In the first northern span is painted the so-called Sacrifice fresco, in which a mired priest dressed in black stands near an inflamed altar, surrounded by old men, women holding children and vase holders. The represented priest could be Saint Francis of Paula, or King Francis I himself, the fresco evoking the king’s religious role and his priestly skills, which he exercises as his sovereign function. The stuccoes around the fresco represent the sacrifice of a ram and that of a bull, always in the religious theme expressed by the central fresco.

In the second northern span, is the famous fresco of the Royal elephant , also known as the elephant at the flank (symbol of strength, sagacity, and durability of royalty) depicted in a square, bearing the royal figure on the forehead ,a salamander  and the fleurs-de-lis on the flank, thus representing King Francis I himself. At his feet are three allegories of the air, the Earth and the water (the man with lightning represents Jupiter, the man at the Trident Neptune, and the one accompanied by Cerberus Pluto, in reference to the three spaces on which reigns Francis I), as well as a stork who symbolize the loyal love , the latter representing the mother of the king, Louise of Savoy. On the sides are painted two frescoes on the theme of mythological abductions: right Saturn disguised as a horse removing Philyre, and left Jupiter, changed to Taurus, removing Europe. The stuccoes slightly illustrate the story of Alexander the Great, including Alexander cutting the Gordian knot, under the fresco.

In the third northern span is painted the fresco of the Fire in which two young men carry their fathers on their shoulders. It could be an evocation of the twins of Catania, or the myth of Aeneas leaving Trojan in flames and carrying his father Anchises on the shoulders. The stuccoes represent on the left a bearded man dressed in brays and on the right a young man wearing a loin cloth, these two characters evoking loyal love, while the fresco could refer to the dedication of the two sons of Francis I, the latter indulging in the Spanish enemy in exchange for the then prisoner king in Madrid.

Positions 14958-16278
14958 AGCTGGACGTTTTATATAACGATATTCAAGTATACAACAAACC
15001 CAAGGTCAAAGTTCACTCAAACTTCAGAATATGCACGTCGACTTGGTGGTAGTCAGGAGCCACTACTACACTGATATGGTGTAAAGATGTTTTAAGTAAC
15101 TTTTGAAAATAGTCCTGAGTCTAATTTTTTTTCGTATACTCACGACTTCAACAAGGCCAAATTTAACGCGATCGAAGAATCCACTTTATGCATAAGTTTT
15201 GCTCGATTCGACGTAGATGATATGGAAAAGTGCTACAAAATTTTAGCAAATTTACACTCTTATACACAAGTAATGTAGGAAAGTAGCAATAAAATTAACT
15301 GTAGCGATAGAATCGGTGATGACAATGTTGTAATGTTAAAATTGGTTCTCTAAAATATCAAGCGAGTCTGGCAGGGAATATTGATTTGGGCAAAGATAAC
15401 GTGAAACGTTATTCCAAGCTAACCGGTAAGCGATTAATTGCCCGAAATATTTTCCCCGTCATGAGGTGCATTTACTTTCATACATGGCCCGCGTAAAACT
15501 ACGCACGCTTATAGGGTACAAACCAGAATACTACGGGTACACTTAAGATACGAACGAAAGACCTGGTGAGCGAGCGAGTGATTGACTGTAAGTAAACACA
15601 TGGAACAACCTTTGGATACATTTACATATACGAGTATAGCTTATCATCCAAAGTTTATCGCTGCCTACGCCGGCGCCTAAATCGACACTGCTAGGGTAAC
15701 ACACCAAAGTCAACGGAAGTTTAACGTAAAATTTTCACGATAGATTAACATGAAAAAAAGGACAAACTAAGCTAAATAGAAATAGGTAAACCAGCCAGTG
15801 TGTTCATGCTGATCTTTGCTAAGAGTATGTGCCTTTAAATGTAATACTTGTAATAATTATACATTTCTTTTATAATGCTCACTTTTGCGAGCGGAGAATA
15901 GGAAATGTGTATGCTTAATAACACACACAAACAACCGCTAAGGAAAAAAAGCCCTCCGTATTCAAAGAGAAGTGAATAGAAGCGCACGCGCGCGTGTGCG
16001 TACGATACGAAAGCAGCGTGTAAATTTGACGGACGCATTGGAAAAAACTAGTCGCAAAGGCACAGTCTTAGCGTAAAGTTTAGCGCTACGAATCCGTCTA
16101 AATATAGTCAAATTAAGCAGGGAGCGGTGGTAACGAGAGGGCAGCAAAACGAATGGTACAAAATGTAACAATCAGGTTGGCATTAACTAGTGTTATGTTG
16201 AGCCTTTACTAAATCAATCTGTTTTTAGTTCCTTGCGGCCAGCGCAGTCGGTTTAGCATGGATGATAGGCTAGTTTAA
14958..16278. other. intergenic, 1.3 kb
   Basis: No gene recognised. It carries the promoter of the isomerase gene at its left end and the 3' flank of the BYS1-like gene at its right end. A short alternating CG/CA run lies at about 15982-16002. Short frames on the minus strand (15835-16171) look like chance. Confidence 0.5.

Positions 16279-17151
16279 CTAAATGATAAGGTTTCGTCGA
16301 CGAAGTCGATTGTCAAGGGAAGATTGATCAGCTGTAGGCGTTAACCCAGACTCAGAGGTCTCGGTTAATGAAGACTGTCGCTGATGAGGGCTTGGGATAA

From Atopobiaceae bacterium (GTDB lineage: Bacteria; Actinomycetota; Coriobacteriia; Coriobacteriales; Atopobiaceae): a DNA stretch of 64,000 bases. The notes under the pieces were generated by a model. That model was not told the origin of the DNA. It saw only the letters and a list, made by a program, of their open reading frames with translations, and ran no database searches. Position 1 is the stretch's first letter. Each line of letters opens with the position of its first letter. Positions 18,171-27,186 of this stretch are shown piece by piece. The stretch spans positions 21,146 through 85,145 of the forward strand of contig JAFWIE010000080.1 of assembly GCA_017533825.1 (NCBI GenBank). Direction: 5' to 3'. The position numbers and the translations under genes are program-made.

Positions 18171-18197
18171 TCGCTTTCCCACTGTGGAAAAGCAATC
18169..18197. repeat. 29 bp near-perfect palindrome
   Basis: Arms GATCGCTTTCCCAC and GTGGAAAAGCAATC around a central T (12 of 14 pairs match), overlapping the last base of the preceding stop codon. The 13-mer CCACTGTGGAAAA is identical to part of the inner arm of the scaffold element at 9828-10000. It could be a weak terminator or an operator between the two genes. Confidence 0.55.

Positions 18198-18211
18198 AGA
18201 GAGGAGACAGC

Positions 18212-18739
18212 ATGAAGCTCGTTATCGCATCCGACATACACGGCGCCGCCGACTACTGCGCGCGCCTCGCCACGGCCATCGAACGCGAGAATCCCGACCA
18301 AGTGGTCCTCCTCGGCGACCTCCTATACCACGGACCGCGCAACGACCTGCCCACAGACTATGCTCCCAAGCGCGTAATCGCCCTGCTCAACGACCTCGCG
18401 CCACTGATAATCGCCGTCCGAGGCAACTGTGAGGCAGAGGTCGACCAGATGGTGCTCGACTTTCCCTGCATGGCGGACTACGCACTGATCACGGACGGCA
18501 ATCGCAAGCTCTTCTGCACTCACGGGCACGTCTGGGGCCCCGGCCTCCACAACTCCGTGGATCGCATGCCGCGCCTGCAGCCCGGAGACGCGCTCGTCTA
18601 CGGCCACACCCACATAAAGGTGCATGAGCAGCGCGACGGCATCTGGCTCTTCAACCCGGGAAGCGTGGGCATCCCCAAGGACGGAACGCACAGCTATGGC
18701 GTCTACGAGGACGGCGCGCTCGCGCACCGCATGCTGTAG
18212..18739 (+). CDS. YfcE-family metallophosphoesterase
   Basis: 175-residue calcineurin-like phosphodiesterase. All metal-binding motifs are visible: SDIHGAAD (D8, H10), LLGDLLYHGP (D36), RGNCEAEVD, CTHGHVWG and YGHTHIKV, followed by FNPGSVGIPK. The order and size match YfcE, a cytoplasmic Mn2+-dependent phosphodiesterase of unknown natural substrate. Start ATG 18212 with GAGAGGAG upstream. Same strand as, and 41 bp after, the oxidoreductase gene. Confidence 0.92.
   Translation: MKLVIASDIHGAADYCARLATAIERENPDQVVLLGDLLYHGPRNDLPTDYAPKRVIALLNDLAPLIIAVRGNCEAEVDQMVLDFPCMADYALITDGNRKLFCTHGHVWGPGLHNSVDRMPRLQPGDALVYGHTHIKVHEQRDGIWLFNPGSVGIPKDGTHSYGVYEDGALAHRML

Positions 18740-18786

In the fifth northern span is visible the Vengeance of Nauplii (also known as the shipwreck, or Destruction of the Greek Fleet), in which Nauplii, in the foreground, kills the panicked Greek sailors. The frescoes of the frames illustrate Neptune and Ammon, while the frescoes of the empty niches are arranged on both sides. The central fresco could symbolize the misfortunes caused by treachery and vengeance, punished by divine wrath. This fresco would thus be a direct evocation of the treachery of the constable of Bourbon, the latter having rallied to the Spanish enemies.

In the sixth northern span is painted a fresco dedicated to the education of Achilles by the Centaur Chiron, in which we observe the young Greek hero performing a series of exercises (fencing, swimming, hunting etc.) with to the left of prisoners locked in a cage. This fresco would illustrate the education of Francis I and thus the ideal education of a Prince, while the prisoners illustrate the form of slavery  that would constitute the lack of education. The side frescoes represent giants attached to trees.

In the seventh northern span is visible the scene of Venus and Love at the edge of a basin , while Mars is gone to war. Three loves wear a shield, a helmet, and a spear. The stuccoes represent a young man on the left and a young woman on the right. Low reliefs depict a naval battle on the left and a cavalry battery on the right. This ensemble could evoke the military chief king, and his sadness at the idea of leaving his house of Fontainebleau (symbolized by Venus). Under the fresco is installed a tableau tin made in 1540, and representing a view of the Château de Fontainebleau with the gallery François-Ier and the Golden Gate.

The central span is painted by two oval scenes: in the north, the nymph of Fontainebleau,  made in 1860-1861, and in the south, Danae, with stuccoes representing female figures bearing fruit baskets. The side frescoes depict the chariots of Apollo and Diane.